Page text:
Activity - Build a Better Bandage

By Sherri Rukes


What do you think makes one bandage work better than other kinds? Your task is to become a “bandage engineer” and design a bandage that has what it takes to absorb fluid and stay in place while the body heals (if there were a real cut or injury). 

Question to Investigate

Which combination of padding and tape makes the best bandage?


  •  3 kinds of tape, such as masking, packaging, clear, cloth, electrical, washi tape
  • 3 kinds of padding, such as a small piece of cloth, cotton ball, paper towel, Kleenex, gauze, felt, notebook paper
  •  1 testing surface, such as wax paper, aluminum foil, or a metal cookie sheet
  •  Scissors
  • Eyedropper
  • Water
  • Paper towels

Safety Suggestions

  •  Do not test your bandages on any person or animal. The tape you are experimenting with in this activity is NOT intended for use on skin. You will use either wax paper, foil, or metal as a testing surface (instead of your actual skin) in this activity. 
  • Use caution when handling scissors.


Sticky Test

  1. In the chart below, list the 3 types of tape and the 3 types of padding you gathered.
  2. Make 9 bandages by combining each type of tape with each type of padding.
  3. To test how the bandage might stick to skin, attach one of the bandages firmly onto the testing surface (wax paper, foil, or metal). Now pull it off. Add a score of 1 to 5 based on the instructions under “How to Rate Your Bandages.” Repeat this for each of the bandages. 
  4.  Next, try removing the padding from each bandage. Record how easy or difficult it is to remove the padding. Score them from 1 to 5 in the chart.
Sticky Test
Types of Padding
Types of tapeOn a scale of 1-5*, how well does tape stick to:   
 the surface?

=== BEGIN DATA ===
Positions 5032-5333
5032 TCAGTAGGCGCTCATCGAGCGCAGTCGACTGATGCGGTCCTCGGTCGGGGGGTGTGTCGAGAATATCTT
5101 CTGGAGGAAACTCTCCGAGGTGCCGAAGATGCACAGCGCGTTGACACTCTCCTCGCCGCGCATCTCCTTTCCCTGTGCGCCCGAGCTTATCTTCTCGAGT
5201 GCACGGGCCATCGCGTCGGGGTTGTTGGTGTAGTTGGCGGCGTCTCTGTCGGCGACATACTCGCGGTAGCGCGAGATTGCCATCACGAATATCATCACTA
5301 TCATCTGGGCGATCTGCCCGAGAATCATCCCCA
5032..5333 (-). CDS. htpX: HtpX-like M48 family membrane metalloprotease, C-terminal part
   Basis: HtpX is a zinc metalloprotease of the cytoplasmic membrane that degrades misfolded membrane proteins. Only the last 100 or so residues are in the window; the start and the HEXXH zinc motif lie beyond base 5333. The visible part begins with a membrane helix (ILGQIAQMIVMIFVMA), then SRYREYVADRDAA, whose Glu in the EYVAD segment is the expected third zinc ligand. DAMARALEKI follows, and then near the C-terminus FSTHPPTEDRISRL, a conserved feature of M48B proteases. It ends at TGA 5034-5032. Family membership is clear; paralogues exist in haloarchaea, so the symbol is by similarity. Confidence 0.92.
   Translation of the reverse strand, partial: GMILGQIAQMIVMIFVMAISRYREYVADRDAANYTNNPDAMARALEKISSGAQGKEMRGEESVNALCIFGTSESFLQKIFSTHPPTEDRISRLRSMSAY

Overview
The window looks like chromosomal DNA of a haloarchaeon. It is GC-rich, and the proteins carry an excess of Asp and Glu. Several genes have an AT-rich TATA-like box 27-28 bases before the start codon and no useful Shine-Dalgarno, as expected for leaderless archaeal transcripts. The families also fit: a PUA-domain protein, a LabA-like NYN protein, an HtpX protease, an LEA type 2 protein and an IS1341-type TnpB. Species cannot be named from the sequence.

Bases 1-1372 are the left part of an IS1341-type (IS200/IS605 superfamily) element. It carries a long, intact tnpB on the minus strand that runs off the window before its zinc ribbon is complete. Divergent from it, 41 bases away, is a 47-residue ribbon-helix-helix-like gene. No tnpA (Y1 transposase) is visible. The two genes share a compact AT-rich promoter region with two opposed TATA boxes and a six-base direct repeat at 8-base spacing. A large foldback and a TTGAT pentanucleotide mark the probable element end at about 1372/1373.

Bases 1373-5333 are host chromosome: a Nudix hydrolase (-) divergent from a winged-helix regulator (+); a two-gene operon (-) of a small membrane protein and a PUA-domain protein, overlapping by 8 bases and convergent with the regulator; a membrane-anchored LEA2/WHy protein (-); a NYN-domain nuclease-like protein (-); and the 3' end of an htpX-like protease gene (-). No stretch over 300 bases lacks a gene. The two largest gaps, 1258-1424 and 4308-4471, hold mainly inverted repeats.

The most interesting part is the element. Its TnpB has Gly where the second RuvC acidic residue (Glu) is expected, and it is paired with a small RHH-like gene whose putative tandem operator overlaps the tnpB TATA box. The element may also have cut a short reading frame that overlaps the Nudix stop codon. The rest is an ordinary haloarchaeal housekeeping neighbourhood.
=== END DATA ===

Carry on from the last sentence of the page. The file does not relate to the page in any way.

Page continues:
the padding?   
 the surface?   
the padding?   
 the surface?   
the padding?   

* How to Rate Your Banadges

  • 1 = doesn't stick much
  • 2 = sticks a little
  • 3 = sticks but comes off
  • 4 = sticks but leaves marks when removed
  • 5 = very sticky, hard to remove

Absorbency Test

  1. Choose the two best combinations of tape and padding from the Sticky Test and name them Sample A and B.
  2. Build three new pairs of Sample A and Sample B bandages so that one pair (A & B) is sized for each of the wounds listed in Step 7.
  3. Use an eyedropper to add the suggested drops of water to the padding of each pair of bandages as described in the box below. The drops of water represent the typical amount of fluid from each type of wound. 
Vaccine in arm1 drop
Cut on fingertip15 drops
Scraped knee40 drops
  1. Now stick the wet bandages onto the testing surface, and remove them like you did in the Sticky Test. Which combination of padding and tape makes the best wet bandage? Why?

How does it work?

Cotton gauze is commonly used as padding for bandages because it absorbs fluid that oozes from wounds, and then allows it to evaporate. The sticky part of most bandages is made of either fabric or plastic tape. It must stick to the skin and padding, but not to the wound. The bandage also needs to be easy to remove, so that it can be changed daily. Bandages need to be sticky on the skin, but must peel off without leaving a sticky residue. How do you think the design of bandages might change in the future? 

Sherri Rukes is a chemistry teacher at Libertyville High School in Libertyville, Illinois.